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What Is IpV6 ?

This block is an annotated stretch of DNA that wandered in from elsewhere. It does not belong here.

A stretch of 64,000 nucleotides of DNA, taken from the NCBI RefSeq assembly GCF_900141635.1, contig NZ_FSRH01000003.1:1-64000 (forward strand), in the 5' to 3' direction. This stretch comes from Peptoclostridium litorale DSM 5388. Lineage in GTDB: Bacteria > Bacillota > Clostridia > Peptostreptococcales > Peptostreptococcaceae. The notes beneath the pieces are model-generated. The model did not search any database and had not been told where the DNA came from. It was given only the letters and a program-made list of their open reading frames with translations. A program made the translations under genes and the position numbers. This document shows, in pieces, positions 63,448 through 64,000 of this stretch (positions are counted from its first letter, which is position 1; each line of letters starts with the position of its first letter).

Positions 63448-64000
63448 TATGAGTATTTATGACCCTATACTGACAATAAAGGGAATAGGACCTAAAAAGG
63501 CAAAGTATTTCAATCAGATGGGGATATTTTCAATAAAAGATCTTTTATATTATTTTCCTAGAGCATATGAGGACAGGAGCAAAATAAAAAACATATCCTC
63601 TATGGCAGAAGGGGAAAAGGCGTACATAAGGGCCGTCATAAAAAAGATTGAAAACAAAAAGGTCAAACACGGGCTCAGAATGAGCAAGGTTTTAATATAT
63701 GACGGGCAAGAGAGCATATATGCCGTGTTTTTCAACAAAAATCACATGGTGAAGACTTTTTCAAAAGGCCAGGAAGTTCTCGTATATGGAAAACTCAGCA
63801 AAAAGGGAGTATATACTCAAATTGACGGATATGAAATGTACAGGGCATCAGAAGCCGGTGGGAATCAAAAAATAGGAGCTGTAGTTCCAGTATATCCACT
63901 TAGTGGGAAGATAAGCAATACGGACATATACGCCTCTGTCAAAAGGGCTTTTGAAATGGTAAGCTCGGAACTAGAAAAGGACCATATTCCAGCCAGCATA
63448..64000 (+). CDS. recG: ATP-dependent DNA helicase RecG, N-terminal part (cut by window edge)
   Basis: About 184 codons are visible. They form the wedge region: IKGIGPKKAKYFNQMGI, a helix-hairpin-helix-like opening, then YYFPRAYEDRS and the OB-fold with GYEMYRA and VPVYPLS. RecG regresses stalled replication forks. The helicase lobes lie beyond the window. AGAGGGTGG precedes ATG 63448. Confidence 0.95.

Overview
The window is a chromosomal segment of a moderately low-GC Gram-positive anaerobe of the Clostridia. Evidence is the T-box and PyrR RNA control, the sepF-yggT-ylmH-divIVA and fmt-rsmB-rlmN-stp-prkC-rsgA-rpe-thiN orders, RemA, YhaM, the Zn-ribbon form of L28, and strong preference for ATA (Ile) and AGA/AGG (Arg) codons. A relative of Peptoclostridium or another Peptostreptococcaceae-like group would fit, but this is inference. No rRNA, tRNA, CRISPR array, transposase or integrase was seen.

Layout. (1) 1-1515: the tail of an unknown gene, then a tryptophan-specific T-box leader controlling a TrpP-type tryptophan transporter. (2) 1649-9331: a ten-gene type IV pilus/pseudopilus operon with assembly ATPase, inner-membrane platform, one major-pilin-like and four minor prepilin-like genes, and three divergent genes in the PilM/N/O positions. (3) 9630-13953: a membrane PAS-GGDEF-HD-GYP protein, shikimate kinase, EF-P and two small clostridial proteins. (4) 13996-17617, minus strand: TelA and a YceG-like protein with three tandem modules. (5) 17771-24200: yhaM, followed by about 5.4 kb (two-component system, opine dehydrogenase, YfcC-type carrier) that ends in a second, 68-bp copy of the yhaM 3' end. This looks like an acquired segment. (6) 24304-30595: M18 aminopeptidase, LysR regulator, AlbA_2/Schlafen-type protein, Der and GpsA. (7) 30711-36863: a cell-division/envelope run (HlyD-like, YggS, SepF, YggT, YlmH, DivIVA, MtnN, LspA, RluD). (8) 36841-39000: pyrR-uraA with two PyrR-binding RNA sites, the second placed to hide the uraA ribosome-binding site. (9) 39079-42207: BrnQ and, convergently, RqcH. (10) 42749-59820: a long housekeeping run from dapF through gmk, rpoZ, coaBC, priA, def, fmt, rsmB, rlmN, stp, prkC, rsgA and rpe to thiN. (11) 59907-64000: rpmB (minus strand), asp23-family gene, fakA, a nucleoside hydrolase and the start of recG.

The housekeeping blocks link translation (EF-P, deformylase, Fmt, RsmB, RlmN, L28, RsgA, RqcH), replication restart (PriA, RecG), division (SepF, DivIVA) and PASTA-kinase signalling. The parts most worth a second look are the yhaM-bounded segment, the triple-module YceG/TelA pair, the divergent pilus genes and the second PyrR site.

IPv6 (Internet Protocol version 6) is the latest revision of the Internet Protocol (IP), the primary communications protocol upon which the entire Internet is built. It is intended to replace the older IPv4, which is still employed for the vast majority of Internet traffic as of 2012. IPv6 was developed by the Internet Engineering Task Force (IETF) to deal with the long-anticipated problem of IPv4 running out of addresses. Each device on the Internet, such as a computer or mobile telephone, must be assigned a number called an IP address, a binary number with a certain number of digits (each presented by one bit), in order to communicate with other devices. With the ever-increasing number of new devices being connected to the Internet, there is a need for more addresses than IPv4 can accommodate. IPv6 uses 128-bit addresses, allowing for 2128, or approximately 3.4×1038 addresses — more than 7.9×1028 times as many as IPv4, which uses 32-bit addresses. IPv4 allows for only 4,294,967,296 unique addresses worldwide (or fewer than one address per person alive in 2012), but IPv6 allows for around 4.8×1028 addresses per person — a number unlikely to ever run out. However, this means the two protocols are not compatible, complicating the transition to IPv6. IPv6 addresses, as commonly displayed to users, consist of eight groups of four hexadecimal digits separated by colons, for example 2001:0db8:85a3:0042:0000:8a2e:0370:7334. The deployment of IPv6 is accelerating, with a World IPv6 Launch having taken place on 6 June 2012, in which major internet service providers, especially in countries that had been lagging in IPv6 adoption, deployed IPv6 addresses to portions of their users. Data from Arbor Networks showed a peak of 0.2% of Internet traffic on IPv6 during the launch.
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